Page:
For combination Kurt Richter was very famous! But if there was no combination Kurt Richter was often lost ...

  • 3 years ago · Quote · #74

    shepi13

    rigamagician wrote:
    Crazychessplaya wrote:

    Danny.

    Since no one laughed or commented, I'll explain the joke.  British GM Danny Gormally slugged Levon Aronian once in a fight over the beautiful WIM Arianne Caoili.

    If we're talking attackers of that sort, I believe Pal Benko punched Fischer once in a fight over who got to use Bisguier their second.  Also, GM Zurab Azmaiparashvili allegedly headbutted a guard who was trying to prevent him from reaching the stage at an FIDE function.

    Rustam Kamsky also tried to hit Nigel Short during a match between Short and Gata Kamsky. He thought that Short was getting inside information from Gata's team, and Short had also said some rather choice things at the board. John Fedorowicz also apparently hit Andras Andorjan, who had beaten him after drawing all of his earlier games. And Blackburne was also known for getting into fistfights.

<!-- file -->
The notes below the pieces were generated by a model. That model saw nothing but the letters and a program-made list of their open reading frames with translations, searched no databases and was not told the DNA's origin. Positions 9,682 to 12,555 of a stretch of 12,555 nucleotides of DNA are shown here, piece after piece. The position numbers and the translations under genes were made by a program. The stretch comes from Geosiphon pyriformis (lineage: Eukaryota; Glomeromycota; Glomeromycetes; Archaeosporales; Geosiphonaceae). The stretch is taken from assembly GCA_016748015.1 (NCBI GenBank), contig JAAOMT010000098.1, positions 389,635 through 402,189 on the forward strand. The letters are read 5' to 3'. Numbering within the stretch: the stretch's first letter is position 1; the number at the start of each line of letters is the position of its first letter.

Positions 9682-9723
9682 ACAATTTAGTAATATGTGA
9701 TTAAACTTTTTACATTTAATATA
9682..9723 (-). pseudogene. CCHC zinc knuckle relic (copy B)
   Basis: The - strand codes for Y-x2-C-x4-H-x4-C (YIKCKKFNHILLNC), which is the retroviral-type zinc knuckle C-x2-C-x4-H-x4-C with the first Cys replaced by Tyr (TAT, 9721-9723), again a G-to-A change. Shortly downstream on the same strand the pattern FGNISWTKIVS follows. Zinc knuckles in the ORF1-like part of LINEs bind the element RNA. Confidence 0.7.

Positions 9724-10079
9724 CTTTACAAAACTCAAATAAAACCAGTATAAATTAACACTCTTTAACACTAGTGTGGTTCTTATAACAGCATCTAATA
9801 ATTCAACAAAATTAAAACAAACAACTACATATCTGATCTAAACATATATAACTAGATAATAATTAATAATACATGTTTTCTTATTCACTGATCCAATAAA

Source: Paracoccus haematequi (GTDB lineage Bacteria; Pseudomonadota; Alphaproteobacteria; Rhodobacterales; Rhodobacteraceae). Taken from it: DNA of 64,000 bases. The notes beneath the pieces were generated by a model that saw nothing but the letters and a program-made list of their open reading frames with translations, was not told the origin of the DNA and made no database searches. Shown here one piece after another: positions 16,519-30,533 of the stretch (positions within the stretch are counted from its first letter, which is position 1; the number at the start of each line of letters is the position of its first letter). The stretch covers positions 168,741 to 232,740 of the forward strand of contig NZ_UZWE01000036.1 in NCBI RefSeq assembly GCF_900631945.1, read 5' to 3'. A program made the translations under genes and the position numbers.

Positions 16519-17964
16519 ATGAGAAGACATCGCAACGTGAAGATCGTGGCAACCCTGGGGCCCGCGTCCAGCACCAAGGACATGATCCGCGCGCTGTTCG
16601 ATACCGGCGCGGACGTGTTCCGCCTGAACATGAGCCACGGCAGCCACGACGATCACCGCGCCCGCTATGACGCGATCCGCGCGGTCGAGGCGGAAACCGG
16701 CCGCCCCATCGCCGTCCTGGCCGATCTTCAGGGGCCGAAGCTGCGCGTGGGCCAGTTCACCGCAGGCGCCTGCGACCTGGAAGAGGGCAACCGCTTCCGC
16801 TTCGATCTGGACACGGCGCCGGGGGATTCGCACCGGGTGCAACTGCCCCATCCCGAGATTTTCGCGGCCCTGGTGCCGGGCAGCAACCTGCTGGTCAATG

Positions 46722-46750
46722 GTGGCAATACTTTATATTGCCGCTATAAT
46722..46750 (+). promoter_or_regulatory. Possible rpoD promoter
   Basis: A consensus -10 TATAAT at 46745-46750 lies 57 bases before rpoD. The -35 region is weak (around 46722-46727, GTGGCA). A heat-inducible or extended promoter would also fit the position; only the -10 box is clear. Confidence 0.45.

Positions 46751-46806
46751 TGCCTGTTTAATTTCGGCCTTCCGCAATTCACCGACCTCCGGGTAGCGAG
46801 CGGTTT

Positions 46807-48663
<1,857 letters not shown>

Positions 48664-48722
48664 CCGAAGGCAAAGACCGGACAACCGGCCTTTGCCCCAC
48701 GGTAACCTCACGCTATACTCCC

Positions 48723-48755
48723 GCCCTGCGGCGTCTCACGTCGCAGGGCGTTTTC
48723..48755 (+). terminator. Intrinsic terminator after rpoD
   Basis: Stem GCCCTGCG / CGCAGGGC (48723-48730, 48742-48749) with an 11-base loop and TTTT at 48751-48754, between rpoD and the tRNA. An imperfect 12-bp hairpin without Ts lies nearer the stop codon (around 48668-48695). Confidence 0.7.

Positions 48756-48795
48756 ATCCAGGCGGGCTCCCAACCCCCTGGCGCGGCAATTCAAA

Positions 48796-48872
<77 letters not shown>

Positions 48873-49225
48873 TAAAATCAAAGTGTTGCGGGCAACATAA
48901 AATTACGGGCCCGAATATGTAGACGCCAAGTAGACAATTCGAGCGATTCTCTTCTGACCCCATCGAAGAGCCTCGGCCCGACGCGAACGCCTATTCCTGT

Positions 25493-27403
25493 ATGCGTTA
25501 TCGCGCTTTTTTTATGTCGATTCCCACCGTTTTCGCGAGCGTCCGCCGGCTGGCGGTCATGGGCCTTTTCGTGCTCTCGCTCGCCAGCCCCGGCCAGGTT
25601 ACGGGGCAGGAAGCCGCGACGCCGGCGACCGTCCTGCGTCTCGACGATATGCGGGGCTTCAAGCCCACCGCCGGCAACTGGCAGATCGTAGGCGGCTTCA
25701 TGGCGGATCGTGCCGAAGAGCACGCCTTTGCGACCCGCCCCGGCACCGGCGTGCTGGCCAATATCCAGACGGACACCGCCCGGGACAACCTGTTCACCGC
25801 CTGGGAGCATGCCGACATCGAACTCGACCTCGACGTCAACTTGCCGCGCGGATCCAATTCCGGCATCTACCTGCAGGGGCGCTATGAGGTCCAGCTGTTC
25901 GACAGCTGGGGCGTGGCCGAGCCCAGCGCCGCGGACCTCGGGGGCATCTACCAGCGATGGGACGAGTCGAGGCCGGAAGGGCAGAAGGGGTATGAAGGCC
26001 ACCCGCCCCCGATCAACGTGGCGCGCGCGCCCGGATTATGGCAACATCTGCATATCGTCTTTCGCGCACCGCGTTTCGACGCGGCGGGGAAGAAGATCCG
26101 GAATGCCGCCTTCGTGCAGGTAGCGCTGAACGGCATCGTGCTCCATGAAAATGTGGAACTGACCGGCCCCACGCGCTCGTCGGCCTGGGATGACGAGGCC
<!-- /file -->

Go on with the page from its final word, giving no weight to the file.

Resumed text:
• 3 years ago · Quote · #75

    syafiqazizi

    Kasparov

  • 3 years ago · Quote · #76

    turkishlion

    Paul Morphy is my favorite always! I just saw that he had the highest percentage of check mates. One of the greatest attackers all time..

    nice post!

  • 3 years ago · Quote · #77

    ClavierCavalier

    turkishlion wrote:

    Paul Morphy is my favorite always! I just saw that he had the highest percentage of check mates. One of the greatest attackers all time..

    nice post!

    That percentage means nothing.

  • 3 years ago · Quote · #78

    InfiniteFlash